They are to be construed liberally and not in a pedantic manner. It is also not
a case where by reason of an amendment, one property is being substituted by
the other. If the Court has the requisite power to make an amendment of the
decree, the same would not mean that it had gone beyond the decree or passing
any decree. The statements contained in the body of the plaint have
sufficiently described the suit lands. Only because some blanks in the schedule
of the property have been left, the same, by itself, may not be a ground to
deprive the respondents from the fruit of the decree. If the appellant herein
did not file any written statement, he did so at its own peril.
examined himself as a witness in the case. He, therefore, was aware of the
issues raised in the suit. It is stated that an Advocate- Commissioner has also
been appointed. We, therefore, are of the opinion that only because the JL
numbers in the schedule was missing, the same by itself would not be a ground
to interfere with the impugned order."
In North Eastern
Railway Administration, Gorakhpur v. Bhagwan Das (Dead) By LRs. [(2008) 8 SCC
511], this Court held:
"16. Insofar as
the principles which govern the question of granting or disallowing amendments
under Order 6 Rule 17 C.P.C. (as it stood at the relevant time) are concerned,
these are also well settled. Order 6 Rule 17 C.P.C. postulates amendment of
pleadings at any stage of the proceedings. In Pirgonda Hongonda Patil v. Kalgonda
Shidgonda Patil and Ors. which still holds the field, it was held that all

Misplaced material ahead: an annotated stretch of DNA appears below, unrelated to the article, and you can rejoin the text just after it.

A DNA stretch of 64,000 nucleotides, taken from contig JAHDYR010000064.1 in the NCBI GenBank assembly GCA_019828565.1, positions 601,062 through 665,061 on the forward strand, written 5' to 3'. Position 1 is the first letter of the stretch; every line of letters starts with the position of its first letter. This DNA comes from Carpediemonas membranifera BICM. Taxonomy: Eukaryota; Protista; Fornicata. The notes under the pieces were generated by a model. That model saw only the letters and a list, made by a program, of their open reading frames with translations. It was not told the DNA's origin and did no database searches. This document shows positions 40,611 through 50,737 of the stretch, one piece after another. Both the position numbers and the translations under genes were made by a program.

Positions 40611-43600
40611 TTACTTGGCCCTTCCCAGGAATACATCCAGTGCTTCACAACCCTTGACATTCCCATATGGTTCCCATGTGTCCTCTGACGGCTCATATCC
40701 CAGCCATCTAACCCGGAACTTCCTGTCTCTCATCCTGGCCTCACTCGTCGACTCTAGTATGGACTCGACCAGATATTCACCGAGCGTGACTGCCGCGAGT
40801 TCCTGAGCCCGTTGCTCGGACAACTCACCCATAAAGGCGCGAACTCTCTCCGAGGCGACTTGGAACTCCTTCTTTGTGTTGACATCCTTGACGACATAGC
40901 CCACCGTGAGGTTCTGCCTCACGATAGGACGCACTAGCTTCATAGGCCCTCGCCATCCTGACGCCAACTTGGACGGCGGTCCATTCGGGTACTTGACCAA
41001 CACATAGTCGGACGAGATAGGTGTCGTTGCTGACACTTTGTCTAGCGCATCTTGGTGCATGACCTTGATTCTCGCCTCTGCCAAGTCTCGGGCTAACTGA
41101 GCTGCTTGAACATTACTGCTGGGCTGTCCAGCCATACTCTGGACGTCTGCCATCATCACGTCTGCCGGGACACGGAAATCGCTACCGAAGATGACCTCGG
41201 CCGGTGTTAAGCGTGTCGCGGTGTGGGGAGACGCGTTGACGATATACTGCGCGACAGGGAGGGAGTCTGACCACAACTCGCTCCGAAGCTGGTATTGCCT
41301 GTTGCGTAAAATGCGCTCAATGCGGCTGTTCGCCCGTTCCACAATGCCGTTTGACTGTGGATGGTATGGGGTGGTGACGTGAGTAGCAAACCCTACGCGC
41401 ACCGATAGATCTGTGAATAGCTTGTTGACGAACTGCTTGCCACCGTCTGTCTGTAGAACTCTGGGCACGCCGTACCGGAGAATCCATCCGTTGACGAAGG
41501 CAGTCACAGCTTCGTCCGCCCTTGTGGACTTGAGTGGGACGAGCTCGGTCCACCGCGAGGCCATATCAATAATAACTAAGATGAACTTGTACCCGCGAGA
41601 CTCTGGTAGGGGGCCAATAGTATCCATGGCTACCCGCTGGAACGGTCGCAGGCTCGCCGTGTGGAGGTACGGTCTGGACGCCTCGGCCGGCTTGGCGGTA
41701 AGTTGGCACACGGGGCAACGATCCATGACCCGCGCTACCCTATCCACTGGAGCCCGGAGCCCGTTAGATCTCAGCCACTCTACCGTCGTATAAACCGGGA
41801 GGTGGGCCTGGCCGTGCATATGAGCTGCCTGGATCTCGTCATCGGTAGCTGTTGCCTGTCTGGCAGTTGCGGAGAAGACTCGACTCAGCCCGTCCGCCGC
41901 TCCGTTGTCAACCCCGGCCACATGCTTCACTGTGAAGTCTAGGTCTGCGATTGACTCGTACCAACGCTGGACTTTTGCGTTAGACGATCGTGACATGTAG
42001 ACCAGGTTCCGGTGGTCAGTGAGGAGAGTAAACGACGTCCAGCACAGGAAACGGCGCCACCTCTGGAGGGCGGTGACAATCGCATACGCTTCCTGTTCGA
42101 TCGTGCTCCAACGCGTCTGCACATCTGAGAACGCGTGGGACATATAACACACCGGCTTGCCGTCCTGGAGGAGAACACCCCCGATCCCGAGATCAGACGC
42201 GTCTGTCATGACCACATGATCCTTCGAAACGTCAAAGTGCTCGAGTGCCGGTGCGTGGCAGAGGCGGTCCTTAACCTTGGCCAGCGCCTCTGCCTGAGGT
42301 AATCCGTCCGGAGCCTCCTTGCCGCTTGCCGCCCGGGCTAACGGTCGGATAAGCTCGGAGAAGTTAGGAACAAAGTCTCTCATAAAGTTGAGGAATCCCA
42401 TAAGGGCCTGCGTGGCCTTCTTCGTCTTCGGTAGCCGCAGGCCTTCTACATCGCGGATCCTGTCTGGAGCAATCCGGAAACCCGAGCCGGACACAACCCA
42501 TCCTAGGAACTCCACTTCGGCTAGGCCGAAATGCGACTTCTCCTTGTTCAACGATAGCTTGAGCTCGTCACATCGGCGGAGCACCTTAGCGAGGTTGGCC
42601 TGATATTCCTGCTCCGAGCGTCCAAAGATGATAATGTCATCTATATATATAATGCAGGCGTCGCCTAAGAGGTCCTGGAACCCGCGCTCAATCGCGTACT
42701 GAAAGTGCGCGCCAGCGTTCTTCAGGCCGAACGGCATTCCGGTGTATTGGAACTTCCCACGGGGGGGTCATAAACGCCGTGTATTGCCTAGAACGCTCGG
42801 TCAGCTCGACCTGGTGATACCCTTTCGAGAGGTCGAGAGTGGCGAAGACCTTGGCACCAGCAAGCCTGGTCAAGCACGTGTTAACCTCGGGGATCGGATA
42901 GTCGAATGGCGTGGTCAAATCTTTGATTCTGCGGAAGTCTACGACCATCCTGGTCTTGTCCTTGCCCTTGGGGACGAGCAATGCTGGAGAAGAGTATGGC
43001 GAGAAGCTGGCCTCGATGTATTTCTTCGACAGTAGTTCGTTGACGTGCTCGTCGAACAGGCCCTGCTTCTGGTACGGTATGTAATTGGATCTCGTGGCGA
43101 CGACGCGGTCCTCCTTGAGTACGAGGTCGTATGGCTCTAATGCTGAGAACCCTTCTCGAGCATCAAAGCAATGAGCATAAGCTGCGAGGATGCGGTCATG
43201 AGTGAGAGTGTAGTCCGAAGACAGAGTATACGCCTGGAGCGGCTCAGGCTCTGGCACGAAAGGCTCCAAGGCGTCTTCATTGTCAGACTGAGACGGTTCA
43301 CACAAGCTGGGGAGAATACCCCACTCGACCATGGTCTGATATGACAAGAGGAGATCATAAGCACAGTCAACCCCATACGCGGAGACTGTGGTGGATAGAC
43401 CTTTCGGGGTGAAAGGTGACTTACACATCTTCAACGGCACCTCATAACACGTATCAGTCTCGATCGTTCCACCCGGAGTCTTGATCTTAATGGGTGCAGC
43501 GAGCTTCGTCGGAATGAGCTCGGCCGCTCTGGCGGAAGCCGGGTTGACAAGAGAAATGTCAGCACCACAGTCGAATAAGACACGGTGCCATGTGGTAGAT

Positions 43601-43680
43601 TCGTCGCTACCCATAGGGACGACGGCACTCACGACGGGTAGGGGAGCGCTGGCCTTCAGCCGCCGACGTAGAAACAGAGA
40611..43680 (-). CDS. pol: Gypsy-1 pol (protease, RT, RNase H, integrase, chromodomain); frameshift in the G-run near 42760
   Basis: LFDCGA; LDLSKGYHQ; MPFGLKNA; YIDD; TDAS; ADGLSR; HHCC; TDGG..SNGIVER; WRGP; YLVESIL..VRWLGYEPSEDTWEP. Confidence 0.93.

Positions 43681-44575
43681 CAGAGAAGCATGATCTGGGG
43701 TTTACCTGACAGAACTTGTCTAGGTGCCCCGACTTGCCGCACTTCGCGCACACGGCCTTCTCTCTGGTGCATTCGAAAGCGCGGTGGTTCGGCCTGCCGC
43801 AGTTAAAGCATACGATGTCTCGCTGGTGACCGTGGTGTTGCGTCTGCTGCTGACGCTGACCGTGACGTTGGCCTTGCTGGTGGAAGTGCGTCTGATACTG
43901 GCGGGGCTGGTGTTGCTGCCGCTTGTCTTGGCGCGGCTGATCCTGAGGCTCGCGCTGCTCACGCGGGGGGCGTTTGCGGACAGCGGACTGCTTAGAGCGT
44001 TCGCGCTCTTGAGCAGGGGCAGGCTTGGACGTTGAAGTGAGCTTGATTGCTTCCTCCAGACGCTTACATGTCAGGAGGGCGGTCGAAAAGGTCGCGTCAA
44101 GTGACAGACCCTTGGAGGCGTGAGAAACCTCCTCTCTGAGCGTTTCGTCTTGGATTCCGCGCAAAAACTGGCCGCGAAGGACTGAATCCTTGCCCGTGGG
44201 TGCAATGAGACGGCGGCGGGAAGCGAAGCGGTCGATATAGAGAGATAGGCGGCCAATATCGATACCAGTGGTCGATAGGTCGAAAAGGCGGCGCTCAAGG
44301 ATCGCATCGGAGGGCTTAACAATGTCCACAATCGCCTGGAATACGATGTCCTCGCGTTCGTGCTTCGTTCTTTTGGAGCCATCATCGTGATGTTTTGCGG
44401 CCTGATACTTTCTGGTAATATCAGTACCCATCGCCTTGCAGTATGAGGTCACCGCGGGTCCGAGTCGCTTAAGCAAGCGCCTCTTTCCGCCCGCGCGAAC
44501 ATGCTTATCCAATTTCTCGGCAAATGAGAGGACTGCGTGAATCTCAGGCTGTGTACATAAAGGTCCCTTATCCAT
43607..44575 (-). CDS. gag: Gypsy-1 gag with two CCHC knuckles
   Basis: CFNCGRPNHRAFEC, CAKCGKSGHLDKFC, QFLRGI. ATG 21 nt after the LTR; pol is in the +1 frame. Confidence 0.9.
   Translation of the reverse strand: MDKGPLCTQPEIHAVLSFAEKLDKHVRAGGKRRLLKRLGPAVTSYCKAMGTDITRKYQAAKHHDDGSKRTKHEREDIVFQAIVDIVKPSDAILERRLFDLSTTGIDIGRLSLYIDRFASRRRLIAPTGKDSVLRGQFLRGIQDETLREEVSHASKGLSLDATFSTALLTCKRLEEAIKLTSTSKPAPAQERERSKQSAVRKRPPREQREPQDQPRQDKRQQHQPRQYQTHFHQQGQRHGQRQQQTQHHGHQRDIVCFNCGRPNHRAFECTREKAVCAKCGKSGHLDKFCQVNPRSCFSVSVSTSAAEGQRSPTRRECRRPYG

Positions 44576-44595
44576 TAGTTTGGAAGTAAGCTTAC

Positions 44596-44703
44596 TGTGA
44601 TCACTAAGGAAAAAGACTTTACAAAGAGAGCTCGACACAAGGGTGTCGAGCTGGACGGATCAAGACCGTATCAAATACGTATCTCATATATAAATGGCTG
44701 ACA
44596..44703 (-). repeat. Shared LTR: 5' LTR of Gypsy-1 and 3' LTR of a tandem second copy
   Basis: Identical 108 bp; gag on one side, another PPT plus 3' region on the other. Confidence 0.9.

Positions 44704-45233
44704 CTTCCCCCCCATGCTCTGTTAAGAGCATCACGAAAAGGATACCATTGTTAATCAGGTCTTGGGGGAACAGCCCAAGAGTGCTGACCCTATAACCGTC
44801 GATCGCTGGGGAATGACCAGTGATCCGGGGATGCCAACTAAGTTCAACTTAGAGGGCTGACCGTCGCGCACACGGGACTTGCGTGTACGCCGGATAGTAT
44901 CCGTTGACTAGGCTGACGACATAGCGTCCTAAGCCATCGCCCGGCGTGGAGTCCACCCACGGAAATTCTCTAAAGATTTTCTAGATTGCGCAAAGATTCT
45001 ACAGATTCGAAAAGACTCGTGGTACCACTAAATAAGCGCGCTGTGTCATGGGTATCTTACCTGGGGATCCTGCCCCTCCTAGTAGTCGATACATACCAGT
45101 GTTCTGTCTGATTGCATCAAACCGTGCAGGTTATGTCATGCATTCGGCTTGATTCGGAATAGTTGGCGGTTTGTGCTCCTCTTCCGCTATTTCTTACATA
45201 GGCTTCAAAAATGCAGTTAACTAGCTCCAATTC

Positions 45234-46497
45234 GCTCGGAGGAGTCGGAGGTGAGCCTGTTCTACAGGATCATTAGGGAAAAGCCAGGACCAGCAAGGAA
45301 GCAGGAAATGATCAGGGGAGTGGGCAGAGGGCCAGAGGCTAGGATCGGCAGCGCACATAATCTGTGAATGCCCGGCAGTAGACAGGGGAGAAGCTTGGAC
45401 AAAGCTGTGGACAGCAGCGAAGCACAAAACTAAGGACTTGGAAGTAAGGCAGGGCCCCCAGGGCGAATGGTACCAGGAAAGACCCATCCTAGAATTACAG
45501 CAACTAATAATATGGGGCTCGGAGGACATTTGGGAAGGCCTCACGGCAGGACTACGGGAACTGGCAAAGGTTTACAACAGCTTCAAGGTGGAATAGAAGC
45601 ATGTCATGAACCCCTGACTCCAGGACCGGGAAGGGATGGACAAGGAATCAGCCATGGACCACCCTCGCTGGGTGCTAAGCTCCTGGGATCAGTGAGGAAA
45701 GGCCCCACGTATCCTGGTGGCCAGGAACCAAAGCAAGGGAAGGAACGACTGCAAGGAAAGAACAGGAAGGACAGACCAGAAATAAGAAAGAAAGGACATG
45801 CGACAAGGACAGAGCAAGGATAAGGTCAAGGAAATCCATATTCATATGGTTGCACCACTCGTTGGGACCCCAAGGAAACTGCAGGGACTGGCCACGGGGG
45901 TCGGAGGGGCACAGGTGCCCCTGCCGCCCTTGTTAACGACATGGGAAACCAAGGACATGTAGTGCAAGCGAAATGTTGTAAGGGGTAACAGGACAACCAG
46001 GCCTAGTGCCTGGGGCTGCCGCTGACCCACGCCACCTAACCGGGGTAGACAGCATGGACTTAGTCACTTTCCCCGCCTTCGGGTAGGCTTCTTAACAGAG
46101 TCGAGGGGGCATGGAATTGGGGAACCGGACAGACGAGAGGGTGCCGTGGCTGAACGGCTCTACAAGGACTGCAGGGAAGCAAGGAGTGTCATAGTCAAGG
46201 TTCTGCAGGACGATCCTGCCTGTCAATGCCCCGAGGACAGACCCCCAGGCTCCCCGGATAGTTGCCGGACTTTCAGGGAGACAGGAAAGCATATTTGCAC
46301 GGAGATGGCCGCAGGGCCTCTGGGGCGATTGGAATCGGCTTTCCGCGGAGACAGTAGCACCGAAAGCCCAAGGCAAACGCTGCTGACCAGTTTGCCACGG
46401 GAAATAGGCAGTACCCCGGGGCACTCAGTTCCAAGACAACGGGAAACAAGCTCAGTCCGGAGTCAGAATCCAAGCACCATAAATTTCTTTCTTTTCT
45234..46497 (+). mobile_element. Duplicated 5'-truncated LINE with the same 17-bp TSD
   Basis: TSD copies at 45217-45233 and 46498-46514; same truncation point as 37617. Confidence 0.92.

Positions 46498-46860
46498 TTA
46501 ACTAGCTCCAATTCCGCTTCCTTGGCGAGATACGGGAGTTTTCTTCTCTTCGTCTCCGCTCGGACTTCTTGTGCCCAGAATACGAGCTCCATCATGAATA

amendments ought to be allowed which satisfy the two conditions: (a) of not
working injustice to the other side, and (b) of being necessary for the purpose
of determining the real questions in controversy between the parties.
Amendments should be refused only where the other party cannot be placed in the
same position as if the pleading had been originally correct, but the amendment
would cause him an injury which could not be compensated in costs. (Also see: Gajanan
Jaikishan Joshi v. Prabhakar Mohanlal Kalwar)"
cannot be any doubt whatsoever that the principles of natural justice are
required to be complied with. But, in a case of this nature, the same would be
an empty formality. The facts are not disputed. The identity of the suit land
has not been changed. It is not a case where, as submitted by Mr. Mahabir
Singh, one land is being substituted by another. The fact that the town survey
No. 463 is a joint family property is not in dispute. As indicated
hereinbefore, it is the same plot which was the subject matter of sale and only
in respect thereof the appellants herein could claim partition.
Appellants have also
furthermore not been able to show as to how and in what manner they have been
the reasons aforementioned, there is no merit in this appeal, which is
dismissed accordingly. However, in the facts and circumstances of the case,
there shall be no order as to costs.
[Dr. Mukundakam Sharma]